Music Therapy Helps Kids In The Classroom
by Meagan Millage, Anchor/Reporter
February 20, 2013 8:20 AM
It's a unique partnership with one common goal. The Avera Family Wellness Program and the Sioux Falls School District have teamed up to provide a new way to treat behavioral problems in young children. It starts in the classroom as students as young as three years-old pick up a violin and start music therapy.
Though it may not sound like music to your ears, the smile on their faces should say it all.
"This is a program that has helped us help them feel good about themselves or has given them that 'Hey I can do this, I'm pretty cool,'" Hayward Elementary Principal Kiersta Machacek said.
Machacek says over the past three years she has seen kids gain confidence while curbing their aggression and hyper-active behaviors.
"We've had less tardies. Discipline is down, major discipline is down," Machacek said.
This violin program started with just 40 students, but now in its fifth year its grown to over 400. The idea is to enhance learning. Kids begin music therapy in the early childhood headstart programs. They use smaller instruments and practice simple drills like standing still and holding the bow.
"So all of that is really teaching them how to control their bodies, listen to directions and them ultimately because they have done that, learn how to play a song," Avera Family Wellness Program Coordinator Julie Fieldsend said.
Teachers use suzuki-like violin training, meaning the students never actually read music. They learn rhythm and repetition.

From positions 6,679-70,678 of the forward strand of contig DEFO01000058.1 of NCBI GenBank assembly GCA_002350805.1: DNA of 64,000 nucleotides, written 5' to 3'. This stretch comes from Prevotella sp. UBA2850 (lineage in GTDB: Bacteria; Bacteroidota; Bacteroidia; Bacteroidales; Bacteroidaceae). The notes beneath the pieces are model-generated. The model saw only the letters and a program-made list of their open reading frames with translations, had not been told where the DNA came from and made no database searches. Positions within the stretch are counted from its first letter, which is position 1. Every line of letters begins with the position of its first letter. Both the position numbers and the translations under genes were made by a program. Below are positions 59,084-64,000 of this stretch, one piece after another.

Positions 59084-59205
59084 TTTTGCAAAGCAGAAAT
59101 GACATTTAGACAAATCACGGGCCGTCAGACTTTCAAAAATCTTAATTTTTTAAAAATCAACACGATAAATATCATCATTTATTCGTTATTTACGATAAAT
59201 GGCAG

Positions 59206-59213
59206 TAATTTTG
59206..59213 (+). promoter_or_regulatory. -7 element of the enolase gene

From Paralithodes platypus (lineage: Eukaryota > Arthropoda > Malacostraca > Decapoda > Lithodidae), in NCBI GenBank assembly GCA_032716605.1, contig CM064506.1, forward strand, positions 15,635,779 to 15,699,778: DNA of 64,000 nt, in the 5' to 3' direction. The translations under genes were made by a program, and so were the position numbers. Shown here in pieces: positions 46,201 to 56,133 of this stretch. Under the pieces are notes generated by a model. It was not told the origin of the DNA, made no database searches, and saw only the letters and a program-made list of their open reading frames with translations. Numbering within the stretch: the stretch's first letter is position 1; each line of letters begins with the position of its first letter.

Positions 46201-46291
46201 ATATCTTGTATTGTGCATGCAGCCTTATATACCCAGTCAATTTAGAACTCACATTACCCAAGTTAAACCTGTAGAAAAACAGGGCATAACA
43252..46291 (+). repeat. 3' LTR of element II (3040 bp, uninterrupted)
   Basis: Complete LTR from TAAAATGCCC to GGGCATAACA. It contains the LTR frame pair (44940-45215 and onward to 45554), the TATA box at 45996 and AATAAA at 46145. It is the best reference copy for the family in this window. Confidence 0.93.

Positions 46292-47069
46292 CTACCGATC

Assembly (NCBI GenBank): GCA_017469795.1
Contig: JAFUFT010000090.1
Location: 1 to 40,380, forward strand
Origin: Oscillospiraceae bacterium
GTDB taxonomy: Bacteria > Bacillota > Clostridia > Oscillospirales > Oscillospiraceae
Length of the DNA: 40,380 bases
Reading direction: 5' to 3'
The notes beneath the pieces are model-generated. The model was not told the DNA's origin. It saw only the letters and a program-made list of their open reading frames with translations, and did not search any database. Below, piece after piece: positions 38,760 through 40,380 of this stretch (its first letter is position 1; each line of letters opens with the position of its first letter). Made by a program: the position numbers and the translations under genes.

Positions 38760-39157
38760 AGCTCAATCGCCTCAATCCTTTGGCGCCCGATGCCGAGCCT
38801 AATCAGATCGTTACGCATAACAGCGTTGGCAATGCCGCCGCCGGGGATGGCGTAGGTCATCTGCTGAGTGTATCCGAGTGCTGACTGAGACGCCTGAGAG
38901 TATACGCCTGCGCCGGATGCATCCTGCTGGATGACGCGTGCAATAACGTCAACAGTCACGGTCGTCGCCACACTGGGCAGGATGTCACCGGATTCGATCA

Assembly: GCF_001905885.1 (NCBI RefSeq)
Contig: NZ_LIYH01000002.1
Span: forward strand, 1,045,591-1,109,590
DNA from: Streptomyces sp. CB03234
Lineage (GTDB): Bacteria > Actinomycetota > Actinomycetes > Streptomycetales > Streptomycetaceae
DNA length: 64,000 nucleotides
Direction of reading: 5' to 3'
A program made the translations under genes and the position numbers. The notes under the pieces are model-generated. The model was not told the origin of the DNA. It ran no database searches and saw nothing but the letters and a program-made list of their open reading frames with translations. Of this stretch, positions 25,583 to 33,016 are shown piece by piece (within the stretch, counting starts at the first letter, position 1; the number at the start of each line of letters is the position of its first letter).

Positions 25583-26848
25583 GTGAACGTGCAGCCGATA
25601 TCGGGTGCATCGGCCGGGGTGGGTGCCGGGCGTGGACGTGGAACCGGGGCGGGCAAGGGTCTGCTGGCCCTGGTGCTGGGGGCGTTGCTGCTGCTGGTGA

From home to the classroom, the four-stringed instrument is changing the way these kids succeed.
"You know, you can help the child in the classroom, but it's really important that there is support for those parents at home,"Fieldsend said.
And that's where Julie comes in. The Avera Family Wellness Program Coordinator helps the parents of these children find support and resources. Studies show effective mental and behavioral treatment must include treatment for the entire family.
"They fill a need. School budgets are stretched thin and they give us another person we can go to when I have a challenging situation or a positive thing," Machacek explained.
And for 20 minutes each day, these pre-kindergartners work as a group and one on one with their instructors to enhance their learning and development.
The months of hard work is shown off in April when the kids put on a performance for their friends and families playing Twinkle Twinkle Little Star.
"We have students that are proud of themselves. You can see they have a sense of pride in what they are doing," Machacek said.
The program is at Hayward and Garfield Elementary Schools and is fully funded by private donors and Avera McKennan. Violin lessons are provided by members of the South Dakota Symphony as well as local suzuki violin instructors.